The Cuomo administration has lost another round in court over the millions of dollars in aid it has been withholding for 20 struggling schools across New York, including five in Buffalo.
A decision by the Appellate Division of State Supreme Court orders the state budget director to release the rest of the money promised – more than $69 million – to help turn around those schools.
That includes $2.7 million for Buffalo Elementary School of Technology on South Division Street; $2.3 million for Marva J. Daniels Futures Preparatory School on Carlton Street; $2.4 million for Burgard High School on Kensington Avenue; $3.8 million for South Park High School on Southside Parkway; and $3.8 million for West Hertel Academy on Hertel Avenue.
A spokesman for the Division of Budget said the office is still reviewing the decision.
The lawsuit, initiated by an Albany-based education coalition, is tied to a dispute between the governor and State Education Department over New York's controversial receivership law. The legislation was passed in 2015 and gave superintendents of 20 underperforming schools unprecedented powers to turn them around along with a total of $75 million in aid over two years.
But nine of the schools showed academic improvement and were taken off the receivership list last summer.
Gov. Andrew M. Cuomo – who championed the legislation – criticized the State Education Department for removing the schools from the receivership list after just one year and, according to the lawsuit, instructed the Division of Budget to freeze the rest of the funding.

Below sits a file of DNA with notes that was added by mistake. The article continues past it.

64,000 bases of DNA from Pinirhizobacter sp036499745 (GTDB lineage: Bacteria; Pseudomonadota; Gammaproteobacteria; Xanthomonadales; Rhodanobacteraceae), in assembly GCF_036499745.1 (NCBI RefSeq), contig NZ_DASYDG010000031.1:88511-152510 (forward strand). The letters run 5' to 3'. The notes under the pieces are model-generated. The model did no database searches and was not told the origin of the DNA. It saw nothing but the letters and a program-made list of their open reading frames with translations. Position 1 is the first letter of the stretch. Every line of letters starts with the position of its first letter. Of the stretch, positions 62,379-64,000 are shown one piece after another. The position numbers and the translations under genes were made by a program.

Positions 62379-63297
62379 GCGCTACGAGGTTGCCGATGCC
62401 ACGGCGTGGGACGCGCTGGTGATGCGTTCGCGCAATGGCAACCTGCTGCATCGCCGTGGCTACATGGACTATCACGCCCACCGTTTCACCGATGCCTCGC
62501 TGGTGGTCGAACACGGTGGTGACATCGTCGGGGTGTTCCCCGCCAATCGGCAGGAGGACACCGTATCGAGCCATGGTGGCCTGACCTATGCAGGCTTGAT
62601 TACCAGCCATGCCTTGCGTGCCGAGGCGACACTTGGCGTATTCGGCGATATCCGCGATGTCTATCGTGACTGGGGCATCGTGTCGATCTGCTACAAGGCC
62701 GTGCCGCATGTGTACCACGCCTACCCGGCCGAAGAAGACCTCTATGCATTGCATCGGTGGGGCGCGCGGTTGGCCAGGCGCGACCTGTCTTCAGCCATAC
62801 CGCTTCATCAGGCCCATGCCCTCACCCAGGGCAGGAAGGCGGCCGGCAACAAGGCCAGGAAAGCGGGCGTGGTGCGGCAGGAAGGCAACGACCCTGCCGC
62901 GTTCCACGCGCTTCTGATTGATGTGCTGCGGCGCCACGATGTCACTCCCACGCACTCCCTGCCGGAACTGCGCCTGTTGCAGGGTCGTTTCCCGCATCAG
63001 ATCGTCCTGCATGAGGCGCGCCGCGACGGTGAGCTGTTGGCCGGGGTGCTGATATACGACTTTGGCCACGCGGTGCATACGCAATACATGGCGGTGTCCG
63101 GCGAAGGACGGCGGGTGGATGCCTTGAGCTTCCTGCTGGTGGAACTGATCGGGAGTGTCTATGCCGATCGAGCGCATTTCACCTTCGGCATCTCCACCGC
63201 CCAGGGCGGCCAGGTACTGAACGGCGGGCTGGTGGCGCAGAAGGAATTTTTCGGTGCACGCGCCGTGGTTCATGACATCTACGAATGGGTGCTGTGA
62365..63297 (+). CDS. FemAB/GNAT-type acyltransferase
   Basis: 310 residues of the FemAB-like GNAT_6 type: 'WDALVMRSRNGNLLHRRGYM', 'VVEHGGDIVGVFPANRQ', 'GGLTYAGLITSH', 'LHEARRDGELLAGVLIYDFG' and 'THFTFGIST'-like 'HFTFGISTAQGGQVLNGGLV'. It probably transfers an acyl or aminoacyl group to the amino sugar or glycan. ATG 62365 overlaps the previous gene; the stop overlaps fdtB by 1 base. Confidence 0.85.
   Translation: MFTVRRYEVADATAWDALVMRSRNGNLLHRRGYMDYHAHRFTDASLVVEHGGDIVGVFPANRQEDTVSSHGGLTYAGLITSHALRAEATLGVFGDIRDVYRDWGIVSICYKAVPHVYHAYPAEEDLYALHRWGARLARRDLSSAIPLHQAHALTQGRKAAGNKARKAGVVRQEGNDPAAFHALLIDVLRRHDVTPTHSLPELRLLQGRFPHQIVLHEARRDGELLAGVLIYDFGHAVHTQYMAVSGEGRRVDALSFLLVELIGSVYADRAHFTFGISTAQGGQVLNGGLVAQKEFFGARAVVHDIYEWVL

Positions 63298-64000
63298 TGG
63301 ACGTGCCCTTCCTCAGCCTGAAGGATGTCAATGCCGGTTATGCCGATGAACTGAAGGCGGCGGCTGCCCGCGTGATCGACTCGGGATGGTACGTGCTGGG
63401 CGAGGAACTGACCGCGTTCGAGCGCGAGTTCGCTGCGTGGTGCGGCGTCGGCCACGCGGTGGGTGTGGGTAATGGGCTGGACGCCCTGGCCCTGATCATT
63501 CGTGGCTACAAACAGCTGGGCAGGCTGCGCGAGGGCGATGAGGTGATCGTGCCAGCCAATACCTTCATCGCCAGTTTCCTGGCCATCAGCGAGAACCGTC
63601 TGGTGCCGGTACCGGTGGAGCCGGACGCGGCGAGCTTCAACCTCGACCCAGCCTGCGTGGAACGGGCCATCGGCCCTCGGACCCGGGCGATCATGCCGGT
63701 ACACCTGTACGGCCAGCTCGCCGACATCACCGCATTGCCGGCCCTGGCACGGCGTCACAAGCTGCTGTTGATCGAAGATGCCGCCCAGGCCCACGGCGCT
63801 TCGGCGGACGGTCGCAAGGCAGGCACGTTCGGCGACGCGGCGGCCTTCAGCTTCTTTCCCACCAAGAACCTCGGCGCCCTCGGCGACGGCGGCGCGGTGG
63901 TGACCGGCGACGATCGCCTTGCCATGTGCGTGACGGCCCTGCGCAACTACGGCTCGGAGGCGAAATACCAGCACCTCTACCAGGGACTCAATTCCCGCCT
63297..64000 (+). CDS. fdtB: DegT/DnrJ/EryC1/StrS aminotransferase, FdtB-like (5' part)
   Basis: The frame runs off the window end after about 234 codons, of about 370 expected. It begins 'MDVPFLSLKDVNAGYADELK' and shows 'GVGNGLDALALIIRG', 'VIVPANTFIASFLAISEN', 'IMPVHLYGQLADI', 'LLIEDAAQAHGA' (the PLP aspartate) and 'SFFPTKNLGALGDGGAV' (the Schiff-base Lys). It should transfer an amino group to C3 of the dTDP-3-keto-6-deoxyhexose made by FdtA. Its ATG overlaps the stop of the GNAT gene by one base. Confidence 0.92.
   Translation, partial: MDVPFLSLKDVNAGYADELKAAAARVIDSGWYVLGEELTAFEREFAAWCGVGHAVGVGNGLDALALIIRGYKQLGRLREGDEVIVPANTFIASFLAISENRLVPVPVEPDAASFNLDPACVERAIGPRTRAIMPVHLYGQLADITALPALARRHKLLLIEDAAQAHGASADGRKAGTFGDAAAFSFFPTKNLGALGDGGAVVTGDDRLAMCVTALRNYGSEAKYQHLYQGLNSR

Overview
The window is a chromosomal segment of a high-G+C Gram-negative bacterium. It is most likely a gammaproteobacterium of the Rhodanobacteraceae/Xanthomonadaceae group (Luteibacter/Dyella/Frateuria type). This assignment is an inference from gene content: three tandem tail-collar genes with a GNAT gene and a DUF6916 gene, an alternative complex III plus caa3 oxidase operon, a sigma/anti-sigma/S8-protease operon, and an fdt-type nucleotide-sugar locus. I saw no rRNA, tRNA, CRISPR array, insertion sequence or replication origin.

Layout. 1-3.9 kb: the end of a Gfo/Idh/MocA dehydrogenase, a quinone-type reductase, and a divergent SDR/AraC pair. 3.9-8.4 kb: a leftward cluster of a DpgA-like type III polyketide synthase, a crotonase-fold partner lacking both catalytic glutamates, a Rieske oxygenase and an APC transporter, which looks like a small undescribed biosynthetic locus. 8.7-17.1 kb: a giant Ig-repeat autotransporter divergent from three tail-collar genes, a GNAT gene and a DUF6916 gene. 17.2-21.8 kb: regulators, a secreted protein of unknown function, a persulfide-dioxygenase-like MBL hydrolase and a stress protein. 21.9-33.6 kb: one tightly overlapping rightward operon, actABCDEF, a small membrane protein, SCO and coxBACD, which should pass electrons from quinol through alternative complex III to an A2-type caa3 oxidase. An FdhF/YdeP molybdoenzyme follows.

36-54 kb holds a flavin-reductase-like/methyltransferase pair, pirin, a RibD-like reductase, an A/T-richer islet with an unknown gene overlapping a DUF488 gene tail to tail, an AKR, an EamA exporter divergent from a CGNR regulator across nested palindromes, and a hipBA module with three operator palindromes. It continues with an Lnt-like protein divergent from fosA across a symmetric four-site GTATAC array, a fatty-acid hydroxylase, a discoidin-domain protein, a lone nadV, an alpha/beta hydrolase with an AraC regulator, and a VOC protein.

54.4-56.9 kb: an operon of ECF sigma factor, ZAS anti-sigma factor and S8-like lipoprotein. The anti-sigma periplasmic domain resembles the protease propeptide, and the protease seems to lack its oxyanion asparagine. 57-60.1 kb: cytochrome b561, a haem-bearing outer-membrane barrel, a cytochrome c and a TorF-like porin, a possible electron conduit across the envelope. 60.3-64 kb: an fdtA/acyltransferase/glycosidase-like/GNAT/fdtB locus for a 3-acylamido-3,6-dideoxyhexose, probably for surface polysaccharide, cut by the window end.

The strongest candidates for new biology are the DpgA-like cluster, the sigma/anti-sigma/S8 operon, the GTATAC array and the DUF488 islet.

That set the stage for the lawsuit, spearheaded by the Alliance for Quality Education and filed by a group of parents.
In December, a State Supreme Court judge ruled that the budget office has "no discretion" to withhold funds that were appropriated by the Legislature for persistently failing schools.
The judge's decision was appealed, triggering an automatic "stay."
Attorneys representing the parents then filed a motion to lift the stay and expedite the appeal, both of which were granted by the appellate court last week.
The court's decision was a bit unusual, because it requires that the money be turned over to the schools, yet also fast-tracks the appeal case for a May court date, explained Wendy Lecker, an attorney for the Education Law Center, which filed suit on behalf of the parents. If the schools lose on appeal, they will have to pay the money back, but the appellate decision signals that they have a strong case, Lecker said.
"We are pleased the Appellate Division ordered the immediate release of the grant funds," Lecker said. "These grants were frozen illegally, forcing the schools to discontinue vital academic and support services in the current school year. These schools can now plan to restore these programs to improve performance and help their students succeed."